Synthetic anisotropic fibers can have two refractive indices. The sign of elongation refers to whether the maximum refractive index lies parallel to the long axis of the fiber or orthogonal to it. If it runs parallel the fiber is said to have a positive sign of elongation and if it runs across the fiber it has a negative sign of elongation.
Grey human scalp hair immersed in water A) Crossed polarizers B) after the addition of a full wave retardation plate C) hair rotated 90 degrees D) rotated 90 degrees including a full wave retardation plate (550 nm). The maximum refractive index of the full wave plate runs NE to SW. In B the retardation plate subtracts from the birefringence and in D it adds to the birefringence which indicates the sign of elongation is positive and runs parallel to the fiber. In A the retardation from the Michel-Lévy Chart is estimated to be a 2nd order orange 975 nm. The hair above is 80 µm in diameter and was mounted in water. Because water can alter the birefringence I now immerse hair fibers in oil immersion fluid with a refractive index of 1.5180 (Cargille). Below I measured the Birefringence of hair fibers to be 0.0084 using the Sénarmont compensation method described. In water, I calculate the birefringence of human hair as:
Birefringence = Retardation / thickness nm (multiply width in microns x 1000 to convert to nm)
= 975nm/ 80 µm x 1000 to convert to nm
In the literature, I found Birefringence value for human hair was approximately 0.007 depending on the humidity.
Optical path difference = Birefringence.
Birefringence is the difference between the two refractive indices. Ne is the refractive index of the refracted extraordinary ray, No is the refractive index of the ordinary ray which passes unchanged through the crystal. T is the thickness of the crystal measure in microns then converted to nm (1000 nm – 1 µm). The birefringence can be a positive or negative value. If No > Ne it is a negative crystal, if Ne > No it a positive crystal.
The Quarter Wave Plate
The 1/4 wave pate is used similar to the full wave retardation plate, by placing it in the optical path between the polarizer and analyzer at 45 degrees it will add or subtract about 137 nm (550/4 = 137.5 nm). This will move the interference color up or down about ¼ of an order on the Michel-Lévy chart and can help determine the interference order. The phase shift of 90 degrees by the ¼ wave plate also converts linear polarized light into circular or elliptically polarized light. The slow axis is marked as a double arrow on the wave plate and is usually across the width. The ¼ wave plate is made of quartz, mica, or an organic polymer. The ¼ wave plate is used to advantage over the full wave plate in specimens displaying higher-order colors.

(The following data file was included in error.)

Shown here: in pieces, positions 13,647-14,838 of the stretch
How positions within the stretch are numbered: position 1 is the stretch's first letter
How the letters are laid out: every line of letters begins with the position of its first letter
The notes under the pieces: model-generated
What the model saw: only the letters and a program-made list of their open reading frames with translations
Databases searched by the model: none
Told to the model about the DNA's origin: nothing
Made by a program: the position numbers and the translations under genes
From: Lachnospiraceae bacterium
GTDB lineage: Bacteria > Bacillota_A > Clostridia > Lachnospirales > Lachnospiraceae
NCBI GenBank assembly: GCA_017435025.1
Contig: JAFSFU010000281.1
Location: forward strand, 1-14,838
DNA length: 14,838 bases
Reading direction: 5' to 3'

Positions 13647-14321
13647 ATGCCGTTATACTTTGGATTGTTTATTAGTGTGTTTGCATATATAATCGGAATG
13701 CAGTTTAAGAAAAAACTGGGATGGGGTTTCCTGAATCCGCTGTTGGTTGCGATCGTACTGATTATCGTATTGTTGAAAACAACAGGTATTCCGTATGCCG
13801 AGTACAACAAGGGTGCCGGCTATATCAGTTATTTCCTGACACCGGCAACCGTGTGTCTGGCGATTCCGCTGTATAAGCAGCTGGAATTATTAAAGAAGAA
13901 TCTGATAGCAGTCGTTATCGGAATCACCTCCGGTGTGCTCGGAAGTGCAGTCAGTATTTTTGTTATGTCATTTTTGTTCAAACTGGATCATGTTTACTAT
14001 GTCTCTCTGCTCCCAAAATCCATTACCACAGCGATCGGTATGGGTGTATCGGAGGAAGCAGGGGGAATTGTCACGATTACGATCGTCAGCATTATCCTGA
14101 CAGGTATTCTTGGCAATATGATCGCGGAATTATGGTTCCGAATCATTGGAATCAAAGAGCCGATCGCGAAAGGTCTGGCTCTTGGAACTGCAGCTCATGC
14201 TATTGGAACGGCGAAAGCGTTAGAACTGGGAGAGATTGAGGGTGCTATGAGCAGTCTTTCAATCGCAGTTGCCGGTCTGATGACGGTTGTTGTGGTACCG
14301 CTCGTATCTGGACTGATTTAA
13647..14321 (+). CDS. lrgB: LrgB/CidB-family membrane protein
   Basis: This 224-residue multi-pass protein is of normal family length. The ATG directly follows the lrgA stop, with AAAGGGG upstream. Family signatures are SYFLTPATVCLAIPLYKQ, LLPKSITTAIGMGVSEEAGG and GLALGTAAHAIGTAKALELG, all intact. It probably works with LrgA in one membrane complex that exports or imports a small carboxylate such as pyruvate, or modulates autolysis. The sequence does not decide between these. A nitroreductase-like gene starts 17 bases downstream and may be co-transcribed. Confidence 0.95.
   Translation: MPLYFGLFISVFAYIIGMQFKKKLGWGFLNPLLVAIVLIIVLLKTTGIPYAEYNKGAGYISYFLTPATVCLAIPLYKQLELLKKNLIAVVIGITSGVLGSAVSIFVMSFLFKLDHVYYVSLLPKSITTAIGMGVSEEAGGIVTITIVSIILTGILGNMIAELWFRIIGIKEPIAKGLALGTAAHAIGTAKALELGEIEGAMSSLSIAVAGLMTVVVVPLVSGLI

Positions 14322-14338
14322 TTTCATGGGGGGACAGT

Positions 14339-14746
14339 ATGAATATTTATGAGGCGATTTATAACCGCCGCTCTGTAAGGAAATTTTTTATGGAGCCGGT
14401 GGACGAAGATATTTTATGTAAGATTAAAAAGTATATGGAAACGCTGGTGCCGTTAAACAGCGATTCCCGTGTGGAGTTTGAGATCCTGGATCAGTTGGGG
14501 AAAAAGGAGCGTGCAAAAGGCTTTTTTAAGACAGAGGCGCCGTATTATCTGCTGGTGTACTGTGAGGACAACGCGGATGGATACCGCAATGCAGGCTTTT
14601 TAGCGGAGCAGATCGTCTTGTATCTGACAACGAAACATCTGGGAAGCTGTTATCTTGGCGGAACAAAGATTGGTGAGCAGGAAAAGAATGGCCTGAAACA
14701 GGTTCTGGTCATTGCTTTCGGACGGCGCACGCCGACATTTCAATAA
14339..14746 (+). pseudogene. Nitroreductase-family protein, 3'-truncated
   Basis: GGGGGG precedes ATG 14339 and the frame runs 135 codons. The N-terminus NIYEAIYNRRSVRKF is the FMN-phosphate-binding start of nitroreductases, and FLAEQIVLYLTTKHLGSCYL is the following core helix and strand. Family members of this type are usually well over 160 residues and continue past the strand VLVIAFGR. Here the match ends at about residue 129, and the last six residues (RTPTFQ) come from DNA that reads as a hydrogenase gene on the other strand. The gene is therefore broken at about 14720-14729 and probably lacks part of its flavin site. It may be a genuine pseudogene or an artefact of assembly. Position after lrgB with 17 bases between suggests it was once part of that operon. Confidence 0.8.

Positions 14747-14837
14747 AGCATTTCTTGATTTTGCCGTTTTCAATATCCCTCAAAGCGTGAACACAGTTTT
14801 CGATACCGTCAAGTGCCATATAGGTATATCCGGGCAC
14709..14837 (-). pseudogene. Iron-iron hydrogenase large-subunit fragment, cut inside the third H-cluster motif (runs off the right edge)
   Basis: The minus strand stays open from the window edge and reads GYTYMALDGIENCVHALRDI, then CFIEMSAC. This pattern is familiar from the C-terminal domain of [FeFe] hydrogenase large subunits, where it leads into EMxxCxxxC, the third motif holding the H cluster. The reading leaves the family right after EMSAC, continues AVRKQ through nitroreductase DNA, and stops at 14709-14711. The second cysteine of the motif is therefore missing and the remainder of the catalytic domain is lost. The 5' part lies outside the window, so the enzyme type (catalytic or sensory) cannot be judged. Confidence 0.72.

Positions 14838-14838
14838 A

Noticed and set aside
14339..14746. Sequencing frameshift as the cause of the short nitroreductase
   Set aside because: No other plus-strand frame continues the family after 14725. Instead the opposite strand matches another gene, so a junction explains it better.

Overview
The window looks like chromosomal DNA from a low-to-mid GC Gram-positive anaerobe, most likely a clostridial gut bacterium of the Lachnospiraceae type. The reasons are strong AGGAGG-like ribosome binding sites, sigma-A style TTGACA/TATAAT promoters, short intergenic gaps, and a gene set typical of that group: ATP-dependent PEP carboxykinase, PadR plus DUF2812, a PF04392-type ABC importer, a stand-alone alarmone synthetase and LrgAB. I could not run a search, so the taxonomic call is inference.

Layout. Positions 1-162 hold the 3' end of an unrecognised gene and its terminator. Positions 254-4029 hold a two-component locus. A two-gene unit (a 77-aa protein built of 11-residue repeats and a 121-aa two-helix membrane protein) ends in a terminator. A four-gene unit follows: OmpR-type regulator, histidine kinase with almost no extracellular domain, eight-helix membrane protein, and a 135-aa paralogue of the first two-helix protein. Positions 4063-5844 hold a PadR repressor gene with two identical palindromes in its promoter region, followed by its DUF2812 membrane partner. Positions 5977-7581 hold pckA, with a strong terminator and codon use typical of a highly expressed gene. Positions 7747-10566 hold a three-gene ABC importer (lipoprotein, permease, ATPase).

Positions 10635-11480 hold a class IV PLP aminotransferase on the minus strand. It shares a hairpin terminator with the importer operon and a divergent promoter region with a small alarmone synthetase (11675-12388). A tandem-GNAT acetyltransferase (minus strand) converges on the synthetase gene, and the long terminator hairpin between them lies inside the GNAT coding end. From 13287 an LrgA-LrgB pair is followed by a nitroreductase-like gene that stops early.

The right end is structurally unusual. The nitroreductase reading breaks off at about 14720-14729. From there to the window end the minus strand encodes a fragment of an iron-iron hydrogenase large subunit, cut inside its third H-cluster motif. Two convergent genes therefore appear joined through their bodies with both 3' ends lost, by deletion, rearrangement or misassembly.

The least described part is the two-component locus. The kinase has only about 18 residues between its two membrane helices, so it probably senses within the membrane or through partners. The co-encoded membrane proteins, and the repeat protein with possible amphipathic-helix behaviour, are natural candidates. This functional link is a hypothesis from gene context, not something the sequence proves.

The above figure shows a human scalp hair A) Crossed polarizers b) Crossed polarizers with ¼ wave plate and C) Crossed polarizers with a full wave plate 550 nm D, E, F) Same as above but the fiber was rotated 90 degrees. The small black arrows show the direction of the max refractive index (slow axis) of the wave plates). By comparing whether the wave plate moves the colors up (to the right) or down (to the left) in orders on the Michel-Lévy chart it is possible to determine the sign of elongation of the hair. If the slow axis of the wave plate is over the slow axis (max refractive index of the fiber) the color moves up toward a higher order otherwise it moves down. If the slow axis moves up the max refractive index is parallel to the fiber and the fiber is said to have a positive sign of elongation otherwise it has a negative sign. The pictures show the hair slow axis corresponds to that of the quarter and full wave plate when it is oriented NE to SE and therefore has a positive sign of elongation.
Another primary use of the ¼ wave plates is to determine the sign of elongation by examining the crystals interference patterns in conoscopic mode using a Bertrand lens. For more information on interpreting interference patterns see J.G. Delly (2017).
A) Muscavite (mica) crystal interference patterns in crossed polarizer light B) the addition of ¼ wave plate and C) the addition of a full wave plate. Wave plates can also be used with conoscopic observations to determine the sign of elongation and type of crystal – uniaxial or biaxial.
The Sénarmont Compensator
The Sénarmont compensator is a more accurate ¼ wave fixed retardation plate calibrated for use with 546 nm light that is provided by an interference filter or the e-line 546.1 nanometers from a mercury arc-discharge lamp. The high refractive index (slow direction) or Z-axis is oriented parallel to the polarizer direction and at 45 degrees to the wave plate. The mica in a Sénarmont compensator is cut to a more precise thickness than the more common quarter-wave plate because it is used quantitatively (Delly 2017). An interference filter 546 nm (I used a 550 nm) is needed along with a rotating polarizer with graduations accurate to 0.1 degrees.
The above photo shows a Motic analyzer with Vernier for recording the rotation required for the specimen to become dark or nearly extinct when using an interference filter and the Sénaramont method. The human hair I used did not become completely black as the cuticle and cortex of the hair have different birefringence values and the total extinction value is, therefore, an average of the two.